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Colonel House: A Biography of Woodrow Wilson’s
Silent Partner
by Charles Neu
720 pages
Oxford University Press
Published: December 2014

Colonel House: A Biography of Woodrow Wilson’s Silent Partner” by Charles Neu is the product of a deep four-decade interest in his subject. Neu graduated from Northwestern University and received a PhD from Harvard University. He has taught at Rice University and is currently Professor Emeritus of History at Brown University. His next book “The Wilson Circle: President Woodrow Wilson and His Advisers” is due out February 2022.

Anyone exploring the presidency of Woodrow Wilson will encounter, and be fascinated by, Edward M. House (1858-1938). Known honorifically as “Colonel House” he was a wealthy Texan with a penchant for political advice whose national career was launched after meeting Woodrow Wilson.  House acted as his presidential adviser and close confidante for nearly a decade…until Wilson’s second wife helped catalyze the dissolution of their relationship toward the end of his presidency.

Neu’s biography carefully documents the major moments of House’s life with a decided emphasis on his years spent dishing out political advice – first to Texas gubernatorial candidates and later to Wilson. Neu’s research relies extensively on the “House Papers” at Yale University, memoirs of House’s contemporaries and interviews with several people who knew him personally.

Because of the nature of the relationship between Wilson and Colonel House, this book is almost as much about the Wilson presidency as it is about House’s life during those years. And because House was so consumed by his role in Wilson’s orbit there is relatively little in the narrative pertaining to the Colonel’s personal life or family members.

Anyone with an interest in Wilson’s presidency will find this book riveting since it provides a unique behind-the-scenes perspective on those years. And readers wishing to observe the diplomatic machinations of World War I (or the ensuing Paris Peace Conference) from an advantaged perch will also find the narrative especially enlightening.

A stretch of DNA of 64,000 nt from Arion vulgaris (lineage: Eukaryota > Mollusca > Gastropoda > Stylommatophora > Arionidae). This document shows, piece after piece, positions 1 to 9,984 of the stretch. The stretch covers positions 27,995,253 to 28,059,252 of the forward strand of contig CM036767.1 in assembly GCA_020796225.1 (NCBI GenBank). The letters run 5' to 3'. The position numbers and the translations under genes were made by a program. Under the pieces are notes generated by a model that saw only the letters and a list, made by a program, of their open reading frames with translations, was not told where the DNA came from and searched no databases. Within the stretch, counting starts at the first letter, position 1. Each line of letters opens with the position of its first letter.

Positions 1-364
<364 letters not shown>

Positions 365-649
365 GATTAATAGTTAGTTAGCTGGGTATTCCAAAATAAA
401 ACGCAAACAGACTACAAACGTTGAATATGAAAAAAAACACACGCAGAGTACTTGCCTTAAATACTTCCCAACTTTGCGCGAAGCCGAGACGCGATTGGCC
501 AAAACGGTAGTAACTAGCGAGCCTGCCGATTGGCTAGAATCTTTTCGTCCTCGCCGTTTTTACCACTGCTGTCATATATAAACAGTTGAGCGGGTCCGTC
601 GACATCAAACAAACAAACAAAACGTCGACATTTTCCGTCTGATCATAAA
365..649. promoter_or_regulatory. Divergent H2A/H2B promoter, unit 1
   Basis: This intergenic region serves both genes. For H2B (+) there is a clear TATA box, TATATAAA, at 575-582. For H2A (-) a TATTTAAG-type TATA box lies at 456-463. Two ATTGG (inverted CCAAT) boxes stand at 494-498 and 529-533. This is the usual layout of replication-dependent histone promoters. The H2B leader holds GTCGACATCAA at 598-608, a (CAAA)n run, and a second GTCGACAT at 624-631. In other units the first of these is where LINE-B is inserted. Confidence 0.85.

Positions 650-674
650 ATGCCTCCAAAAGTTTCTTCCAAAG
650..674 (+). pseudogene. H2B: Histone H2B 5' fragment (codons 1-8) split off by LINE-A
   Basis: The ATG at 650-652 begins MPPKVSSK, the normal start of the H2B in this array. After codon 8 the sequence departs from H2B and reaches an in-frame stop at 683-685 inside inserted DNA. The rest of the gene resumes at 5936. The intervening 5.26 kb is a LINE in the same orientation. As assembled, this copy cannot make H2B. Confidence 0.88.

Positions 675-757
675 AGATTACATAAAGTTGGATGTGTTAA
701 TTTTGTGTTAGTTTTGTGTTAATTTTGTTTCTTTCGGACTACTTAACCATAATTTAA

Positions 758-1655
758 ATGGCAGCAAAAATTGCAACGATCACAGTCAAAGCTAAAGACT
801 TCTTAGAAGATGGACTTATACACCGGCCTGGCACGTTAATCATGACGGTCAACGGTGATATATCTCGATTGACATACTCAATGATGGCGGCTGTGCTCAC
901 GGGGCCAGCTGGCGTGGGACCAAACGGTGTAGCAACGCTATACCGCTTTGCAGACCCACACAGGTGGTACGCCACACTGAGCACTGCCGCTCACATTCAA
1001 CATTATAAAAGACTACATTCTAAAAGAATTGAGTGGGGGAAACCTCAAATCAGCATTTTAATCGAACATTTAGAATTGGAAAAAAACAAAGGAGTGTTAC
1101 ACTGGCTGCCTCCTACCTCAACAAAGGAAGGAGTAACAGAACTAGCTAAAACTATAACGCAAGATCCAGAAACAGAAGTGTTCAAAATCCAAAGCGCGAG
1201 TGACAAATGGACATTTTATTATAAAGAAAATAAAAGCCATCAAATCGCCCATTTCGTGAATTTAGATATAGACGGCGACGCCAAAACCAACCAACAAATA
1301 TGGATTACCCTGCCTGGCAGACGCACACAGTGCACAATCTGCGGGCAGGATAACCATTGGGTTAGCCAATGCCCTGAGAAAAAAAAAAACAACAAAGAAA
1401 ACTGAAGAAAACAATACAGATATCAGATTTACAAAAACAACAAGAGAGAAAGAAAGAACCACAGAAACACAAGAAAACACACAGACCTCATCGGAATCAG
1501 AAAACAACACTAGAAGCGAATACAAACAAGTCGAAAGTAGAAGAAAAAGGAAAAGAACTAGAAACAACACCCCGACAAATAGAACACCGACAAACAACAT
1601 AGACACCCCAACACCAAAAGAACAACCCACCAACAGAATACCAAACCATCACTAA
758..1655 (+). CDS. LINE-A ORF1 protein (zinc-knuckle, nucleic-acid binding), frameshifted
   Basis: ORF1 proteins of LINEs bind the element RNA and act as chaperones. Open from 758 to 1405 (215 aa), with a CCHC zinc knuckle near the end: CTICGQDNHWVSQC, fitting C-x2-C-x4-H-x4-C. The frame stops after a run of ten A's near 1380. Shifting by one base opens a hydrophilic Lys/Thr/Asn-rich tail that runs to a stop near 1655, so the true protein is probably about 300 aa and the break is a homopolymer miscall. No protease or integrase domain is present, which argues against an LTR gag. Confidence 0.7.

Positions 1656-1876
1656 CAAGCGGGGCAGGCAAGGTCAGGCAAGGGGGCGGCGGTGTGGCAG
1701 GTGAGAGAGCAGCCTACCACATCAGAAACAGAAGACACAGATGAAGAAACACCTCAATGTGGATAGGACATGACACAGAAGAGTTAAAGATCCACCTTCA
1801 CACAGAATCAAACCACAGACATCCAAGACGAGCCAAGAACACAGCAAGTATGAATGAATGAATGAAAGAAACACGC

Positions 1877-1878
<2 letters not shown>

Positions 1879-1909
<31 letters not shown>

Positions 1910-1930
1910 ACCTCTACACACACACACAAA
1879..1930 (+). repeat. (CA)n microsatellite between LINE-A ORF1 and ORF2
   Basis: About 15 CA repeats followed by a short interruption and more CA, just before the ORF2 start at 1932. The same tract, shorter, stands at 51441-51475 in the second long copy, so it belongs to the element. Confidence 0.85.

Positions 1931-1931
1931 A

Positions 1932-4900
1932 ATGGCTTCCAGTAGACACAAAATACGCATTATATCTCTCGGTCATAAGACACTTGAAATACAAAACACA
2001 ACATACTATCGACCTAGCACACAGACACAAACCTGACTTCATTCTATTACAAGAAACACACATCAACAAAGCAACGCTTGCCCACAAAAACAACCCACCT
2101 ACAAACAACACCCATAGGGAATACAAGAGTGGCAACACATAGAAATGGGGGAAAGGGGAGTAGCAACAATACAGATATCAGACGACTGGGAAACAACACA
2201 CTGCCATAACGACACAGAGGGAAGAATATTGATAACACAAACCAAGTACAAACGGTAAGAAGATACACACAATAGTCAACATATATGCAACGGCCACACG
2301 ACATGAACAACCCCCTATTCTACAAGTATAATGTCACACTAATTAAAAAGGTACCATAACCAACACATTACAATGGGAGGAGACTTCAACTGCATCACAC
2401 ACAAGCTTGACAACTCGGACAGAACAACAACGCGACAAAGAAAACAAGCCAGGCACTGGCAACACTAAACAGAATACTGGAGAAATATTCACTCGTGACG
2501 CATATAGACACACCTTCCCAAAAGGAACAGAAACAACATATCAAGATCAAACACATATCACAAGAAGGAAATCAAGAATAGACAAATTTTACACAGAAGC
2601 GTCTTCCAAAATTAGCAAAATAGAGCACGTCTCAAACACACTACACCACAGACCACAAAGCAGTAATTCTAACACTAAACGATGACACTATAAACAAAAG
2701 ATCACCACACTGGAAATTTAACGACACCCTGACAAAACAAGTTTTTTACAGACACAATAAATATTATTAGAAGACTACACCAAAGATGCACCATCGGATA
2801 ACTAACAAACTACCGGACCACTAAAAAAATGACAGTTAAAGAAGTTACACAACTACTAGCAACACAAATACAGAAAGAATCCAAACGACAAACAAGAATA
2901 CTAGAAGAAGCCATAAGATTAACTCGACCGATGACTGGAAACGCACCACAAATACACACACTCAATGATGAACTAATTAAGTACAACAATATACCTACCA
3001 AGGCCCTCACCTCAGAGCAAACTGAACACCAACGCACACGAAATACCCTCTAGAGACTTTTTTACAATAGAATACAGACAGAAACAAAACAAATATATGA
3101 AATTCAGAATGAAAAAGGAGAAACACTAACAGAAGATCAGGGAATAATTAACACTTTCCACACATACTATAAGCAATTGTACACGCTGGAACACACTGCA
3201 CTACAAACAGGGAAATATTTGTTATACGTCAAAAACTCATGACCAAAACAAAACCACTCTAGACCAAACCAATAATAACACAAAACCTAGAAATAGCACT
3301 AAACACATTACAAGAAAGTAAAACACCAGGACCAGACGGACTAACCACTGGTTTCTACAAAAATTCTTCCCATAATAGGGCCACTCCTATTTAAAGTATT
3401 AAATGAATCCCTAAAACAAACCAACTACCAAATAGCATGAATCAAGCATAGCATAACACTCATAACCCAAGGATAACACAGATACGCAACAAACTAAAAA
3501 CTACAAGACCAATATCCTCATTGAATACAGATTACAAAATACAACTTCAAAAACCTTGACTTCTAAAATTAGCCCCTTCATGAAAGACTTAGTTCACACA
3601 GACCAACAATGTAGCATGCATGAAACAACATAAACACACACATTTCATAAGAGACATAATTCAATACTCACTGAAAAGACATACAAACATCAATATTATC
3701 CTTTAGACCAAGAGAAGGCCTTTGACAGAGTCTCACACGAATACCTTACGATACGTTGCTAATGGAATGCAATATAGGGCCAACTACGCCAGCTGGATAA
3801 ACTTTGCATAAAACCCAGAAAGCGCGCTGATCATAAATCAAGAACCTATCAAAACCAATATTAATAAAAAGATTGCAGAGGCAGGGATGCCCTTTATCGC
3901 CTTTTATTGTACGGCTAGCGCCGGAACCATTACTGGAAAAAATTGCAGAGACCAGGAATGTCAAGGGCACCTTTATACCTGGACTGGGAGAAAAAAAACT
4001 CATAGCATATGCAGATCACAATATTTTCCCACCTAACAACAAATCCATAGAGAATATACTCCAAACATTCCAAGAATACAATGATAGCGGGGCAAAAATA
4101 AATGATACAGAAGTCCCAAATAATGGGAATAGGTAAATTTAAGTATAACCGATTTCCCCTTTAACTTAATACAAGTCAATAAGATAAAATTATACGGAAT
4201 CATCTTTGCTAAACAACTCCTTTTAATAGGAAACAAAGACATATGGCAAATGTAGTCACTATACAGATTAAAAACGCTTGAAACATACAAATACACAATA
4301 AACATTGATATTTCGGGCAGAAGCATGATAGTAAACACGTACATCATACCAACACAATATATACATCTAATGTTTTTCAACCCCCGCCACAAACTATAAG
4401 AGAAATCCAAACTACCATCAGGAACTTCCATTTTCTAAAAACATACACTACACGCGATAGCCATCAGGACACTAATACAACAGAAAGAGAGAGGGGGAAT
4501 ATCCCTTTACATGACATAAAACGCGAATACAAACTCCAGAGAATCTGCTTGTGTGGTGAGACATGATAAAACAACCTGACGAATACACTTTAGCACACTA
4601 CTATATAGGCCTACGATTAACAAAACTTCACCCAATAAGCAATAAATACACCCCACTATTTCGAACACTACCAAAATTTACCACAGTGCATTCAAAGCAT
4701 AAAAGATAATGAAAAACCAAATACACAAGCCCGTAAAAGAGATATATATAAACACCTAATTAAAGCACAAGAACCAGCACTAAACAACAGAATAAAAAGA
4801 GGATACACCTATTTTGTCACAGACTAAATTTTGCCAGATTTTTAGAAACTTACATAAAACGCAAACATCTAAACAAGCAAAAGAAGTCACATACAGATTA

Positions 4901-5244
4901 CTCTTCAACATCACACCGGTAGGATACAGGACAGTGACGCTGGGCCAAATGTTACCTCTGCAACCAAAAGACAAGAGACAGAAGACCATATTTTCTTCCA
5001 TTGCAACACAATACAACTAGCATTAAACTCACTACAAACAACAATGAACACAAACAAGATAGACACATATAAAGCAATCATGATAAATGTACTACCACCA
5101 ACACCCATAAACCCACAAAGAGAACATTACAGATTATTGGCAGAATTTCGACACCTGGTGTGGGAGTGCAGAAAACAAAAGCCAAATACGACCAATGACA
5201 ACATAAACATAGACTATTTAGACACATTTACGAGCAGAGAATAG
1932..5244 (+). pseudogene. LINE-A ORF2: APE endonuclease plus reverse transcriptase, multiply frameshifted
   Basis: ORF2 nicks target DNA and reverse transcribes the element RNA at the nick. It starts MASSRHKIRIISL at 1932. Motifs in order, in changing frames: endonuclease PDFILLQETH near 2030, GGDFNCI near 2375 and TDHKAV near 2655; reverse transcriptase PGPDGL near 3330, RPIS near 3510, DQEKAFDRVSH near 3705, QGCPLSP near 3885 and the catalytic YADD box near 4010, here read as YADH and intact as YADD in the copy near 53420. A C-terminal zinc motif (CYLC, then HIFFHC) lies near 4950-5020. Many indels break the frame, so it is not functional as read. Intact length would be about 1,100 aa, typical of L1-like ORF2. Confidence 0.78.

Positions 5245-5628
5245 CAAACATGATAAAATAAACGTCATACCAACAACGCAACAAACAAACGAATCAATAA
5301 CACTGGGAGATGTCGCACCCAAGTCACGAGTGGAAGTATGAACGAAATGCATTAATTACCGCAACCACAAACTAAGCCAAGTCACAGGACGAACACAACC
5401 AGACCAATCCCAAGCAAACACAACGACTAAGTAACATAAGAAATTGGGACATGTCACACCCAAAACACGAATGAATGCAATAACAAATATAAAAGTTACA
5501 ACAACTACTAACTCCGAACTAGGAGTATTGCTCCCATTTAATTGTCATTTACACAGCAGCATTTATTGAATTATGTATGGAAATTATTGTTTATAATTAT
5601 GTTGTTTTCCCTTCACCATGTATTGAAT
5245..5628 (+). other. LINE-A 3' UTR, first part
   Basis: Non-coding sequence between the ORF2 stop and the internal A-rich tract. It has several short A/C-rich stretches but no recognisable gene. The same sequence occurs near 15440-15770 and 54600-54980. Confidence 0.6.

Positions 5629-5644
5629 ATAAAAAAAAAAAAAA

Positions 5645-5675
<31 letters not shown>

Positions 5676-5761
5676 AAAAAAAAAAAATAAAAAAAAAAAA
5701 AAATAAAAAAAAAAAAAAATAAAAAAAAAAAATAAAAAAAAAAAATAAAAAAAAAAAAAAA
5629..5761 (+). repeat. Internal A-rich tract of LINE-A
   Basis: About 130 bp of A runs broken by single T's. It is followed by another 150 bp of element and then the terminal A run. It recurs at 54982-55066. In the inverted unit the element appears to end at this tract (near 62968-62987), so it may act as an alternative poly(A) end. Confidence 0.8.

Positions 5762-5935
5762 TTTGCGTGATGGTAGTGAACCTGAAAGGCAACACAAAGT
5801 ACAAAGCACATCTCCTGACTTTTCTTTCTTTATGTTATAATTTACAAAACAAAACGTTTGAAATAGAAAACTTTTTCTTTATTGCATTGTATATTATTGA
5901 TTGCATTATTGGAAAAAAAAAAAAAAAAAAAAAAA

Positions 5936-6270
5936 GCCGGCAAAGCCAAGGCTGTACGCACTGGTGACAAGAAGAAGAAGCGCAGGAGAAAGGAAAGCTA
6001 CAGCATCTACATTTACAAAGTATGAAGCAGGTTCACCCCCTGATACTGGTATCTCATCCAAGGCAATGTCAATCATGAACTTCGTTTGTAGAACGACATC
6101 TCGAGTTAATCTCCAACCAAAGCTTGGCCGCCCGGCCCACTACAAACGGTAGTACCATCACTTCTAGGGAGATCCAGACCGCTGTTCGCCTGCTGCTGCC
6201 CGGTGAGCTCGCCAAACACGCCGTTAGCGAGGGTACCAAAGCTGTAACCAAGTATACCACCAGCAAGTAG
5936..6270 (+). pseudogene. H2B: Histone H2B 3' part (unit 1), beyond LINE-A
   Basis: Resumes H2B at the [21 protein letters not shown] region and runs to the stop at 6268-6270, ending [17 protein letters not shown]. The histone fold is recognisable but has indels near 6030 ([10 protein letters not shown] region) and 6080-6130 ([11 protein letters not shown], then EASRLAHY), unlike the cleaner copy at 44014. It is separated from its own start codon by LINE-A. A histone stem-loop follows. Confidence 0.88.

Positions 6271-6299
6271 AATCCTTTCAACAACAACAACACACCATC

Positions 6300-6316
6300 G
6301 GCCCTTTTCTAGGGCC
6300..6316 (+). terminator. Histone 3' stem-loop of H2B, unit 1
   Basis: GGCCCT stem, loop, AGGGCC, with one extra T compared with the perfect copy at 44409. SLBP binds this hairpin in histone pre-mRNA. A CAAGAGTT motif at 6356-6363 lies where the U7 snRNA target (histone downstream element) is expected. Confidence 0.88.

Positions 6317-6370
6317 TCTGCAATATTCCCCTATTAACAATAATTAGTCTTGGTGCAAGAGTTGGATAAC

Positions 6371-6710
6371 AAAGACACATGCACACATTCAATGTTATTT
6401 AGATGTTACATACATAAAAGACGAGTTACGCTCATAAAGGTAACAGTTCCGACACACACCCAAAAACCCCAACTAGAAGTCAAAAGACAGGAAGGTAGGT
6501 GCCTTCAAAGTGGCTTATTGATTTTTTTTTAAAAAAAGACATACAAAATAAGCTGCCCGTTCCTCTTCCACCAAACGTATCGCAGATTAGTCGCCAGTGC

Readers familiar with Robert Caro’s series on Lyndon Johnson will also see hints of that author’s talent for investigative prowess embedded in these pages…but without Caro’s famous verbosity. And among the many moments of merit are a chapter cementing House’s relationship with president-elect Wilson, countless pages documenting House’s meetings with European leaders on Wilson’s behalf and portions of the story which explain House’s falling out with President Wilson.

Finally, this impressively detailed account of Colonel House’s life is uncommonly balanced for a biography that relies so heavily on a subject’s diary and letters. One can be certain that House would have preferred a less objective appraisal of his strengths and weaknesses from his biographer.

But readers seeking a spellbinding tale of diplomacy and sagacious political advice are likely to leave this biography feeling disappointed. Neither Colonel House nor Woodrow Wilson are lively, colorful characters and Neu’s writing style does not noticeably animate them or the often serious scenes about which he writes.

In addition, little seems to be known of House’s early years. The first two decades of his life are captured in just a few pages and he meets and marries his wife within a single paragraph. And for all the effort directed at his public career, his personal life receives almost no attention. In the end, Colonel House comes across as an intriguing but sterile two-dimensional figure whose persona is never fully revealed.

Overall, Charles Neu’s biography of Colonel Edward House is a methodical, well researched and judicious review of the life of Woodrow Wilson’s most important political adviser. Although this book is consistently excellent as history it is never fully satisfying as literature. But whatever its imperfections may be this seems certain to be the definitive biography of Edward M. House for the foreseeable future.

Overall rating: 3½ stars